Here on the GoFisch blog we’re covering how estate planning and love are two things that go together like hugs and kisses, red wine and chocolate covered strawberries, cute cards, and candles…just in time for Valentine’s Day!
If the sight of Valentine’s Day cards, heart-shaped candy, and overpriced stuffed animals give cause for an eye roll, you’re not alone. But, there’s no doubt that underneath all the conversation hearts that a holiday about love is worth celebrating…especially if it’s self-love. At the end of the day, there’s no greater love than the one you can cultivate for yourself.
Couples get a lot of attention on Valentine’s Day—from the overpriced card aisle to the heart-shaped chocolate boxes that are clearly the only way to tell someone “I love you.” But, the pink, red, and white modern iteration of the pagan fertility festival Lupercalia can take many forms including making it a day of “treat yo’self.” If you’re single, or simply are in need of a day to celebrate and connect with how awesome you are, Valentine’s Day need not be a day to exalt romance, but a holiday to celebrate love for yourself.
In terms of celebrating yourself, executing an estate plan is a natural fit. Why? Because estate planning allows you the chance to determine the direction of your legacy even after your physical life has passed. This principle can easily be remembered with one simple phrase: Give whatever I have to whomever I want, the way I want when I want.
That’s a celebration of your life if I’ve ever heard it—decisions that guide your hard-earned property and assets into the hands of beneficiaries whom you care for. Estate planning also saves your loved ones’ time, money, and the arduous intestate probate process. Don’t forget that estate planning can (and should) be personalized to entirely fit you! Have a best furry friend? You may want to consider an animal care trust. Have you invested in a fledgling art collection? You’ll want to review your three main options for art disposition. Own your own business? You’ll want to look into a trust and a business succession plan.
So, treat yourself to a nice bottle of wine, a delicious dinner, maybe even a day at the spa, but also download my Estate Plan Questionnaire. You deserve to celebrate yourself, your life, and your work. Questions? Want to talk about the individualized aspects of your estate plan? Don’t hesitate to contact me.
A fancy dinner out on the town is nice. Going to see a show is great. A trip to the spa for a couple’s massage is romantic. All are excellent date ideas and I fully recommend you pursue them! But, in addition, there’s one unconventional date idea you and your significant other should consider this Valentine’s Day: reviewing your estate plan.
Don’t worry, even though I’m an attorney I totally understand that reviewing multiple pages of a legal document isn’t outright romantic (much to the relief of my wife). However, because I am an estate planning attorney I know realistically how important it is to keep your estate plan updated and current. Taking time with your significant other to consider your current and future assets, as well as your estate planning goals is a practical “date” with major benefits for the future like saving time, money, and eliminating hardship on your family and friends.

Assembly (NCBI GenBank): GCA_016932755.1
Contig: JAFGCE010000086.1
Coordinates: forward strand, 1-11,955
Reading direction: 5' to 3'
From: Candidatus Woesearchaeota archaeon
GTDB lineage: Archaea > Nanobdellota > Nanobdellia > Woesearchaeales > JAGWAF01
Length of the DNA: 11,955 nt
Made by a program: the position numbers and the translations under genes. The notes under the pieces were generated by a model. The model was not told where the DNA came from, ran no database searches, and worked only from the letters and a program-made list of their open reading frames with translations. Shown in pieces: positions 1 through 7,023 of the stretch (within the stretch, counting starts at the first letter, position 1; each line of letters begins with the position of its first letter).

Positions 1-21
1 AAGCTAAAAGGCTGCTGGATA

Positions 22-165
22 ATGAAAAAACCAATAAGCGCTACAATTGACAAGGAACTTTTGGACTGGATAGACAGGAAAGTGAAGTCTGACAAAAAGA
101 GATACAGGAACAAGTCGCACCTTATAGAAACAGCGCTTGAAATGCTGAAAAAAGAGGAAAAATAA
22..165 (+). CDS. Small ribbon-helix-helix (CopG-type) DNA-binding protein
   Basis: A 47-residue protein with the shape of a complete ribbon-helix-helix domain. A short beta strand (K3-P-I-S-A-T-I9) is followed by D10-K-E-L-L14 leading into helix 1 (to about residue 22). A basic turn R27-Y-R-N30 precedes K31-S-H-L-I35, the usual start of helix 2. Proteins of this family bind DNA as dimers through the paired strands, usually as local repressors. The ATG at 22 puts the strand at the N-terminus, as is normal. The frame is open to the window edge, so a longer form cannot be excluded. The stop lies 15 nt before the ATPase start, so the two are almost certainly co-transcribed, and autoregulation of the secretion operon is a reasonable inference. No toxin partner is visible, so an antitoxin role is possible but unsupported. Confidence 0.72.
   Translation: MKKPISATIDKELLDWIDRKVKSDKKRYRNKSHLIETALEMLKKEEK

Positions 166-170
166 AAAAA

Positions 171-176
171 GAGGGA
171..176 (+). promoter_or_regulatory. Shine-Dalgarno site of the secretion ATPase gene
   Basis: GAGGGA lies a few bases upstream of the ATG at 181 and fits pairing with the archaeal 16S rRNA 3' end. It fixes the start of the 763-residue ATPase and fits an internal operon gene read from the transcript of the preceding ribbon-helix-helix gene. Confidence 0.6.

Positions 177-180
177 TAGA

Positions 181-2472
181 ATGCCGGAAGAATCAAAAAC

Major life events like the birth of a child or grandchild, marriage or divorce, moving to a new state, a major change in financial situation, and/or the loss of a designated representative or beneficiary could necessitate changes to your estate plan to keep it valid.
An outdated estate plan could more easily be challenged in probate court or create unnecessary tensions between your loved ones. (This is yet another reason estate planning relates to the concept of love so well—the act of proper, quality estate planning can reduce the likelihood of future tensions and conflicts. Knowing that with a bit of planning and annual updates you can give your family and friends clear instructions that allow them to sidestep drama is certainly an act of love in its own right.)
Let’s use some hypothetical examples to explore why it’s necessary to update your will and the other important estate planning documents. If you have minor children you should have nominated a guardian in your will in case something was to happen to you. Let’s say the primary guardian you nominated has since moved far away—this may mean you need to consider nominating a new guardian.
In another example, it came to light since you made your estate plan that your financial power of attorney designated representative has fallen on hard times due to a gambling addiction…you’ll seriously need to consider amending the document and designating a different representative.
Speaking of change, remember too that state and federal laws are perpetually changing and when certain rules change, so too must your estate plan. Case in point? The “Tax Cuts and Jobs Act of 2017,” AKA the new GOP tax bill. For instance, the changes to the federal transfer tax exemptions could impact decisions as to if a certain type of trust is applicable. Again, this is where an experienced professional estate planner, whose job it is to stay up on these policy changes so you don’t have to, is beneficial.
A Legal & Loving Tradition
Again, it’s a good idea to review your estate plan at least once a year even though estate plans never expire. What better date reminder for a long-lasting document indicating a standing commitment to care and support than Valentine’s Day? Make it a tradition! (You can even drink wine and eat a box of chocolates while you review.) Along with reviewing the estate planning documents, it’s smart to check in with your professional advisors like your estate planner, financial advisor, insurance agent, and the like.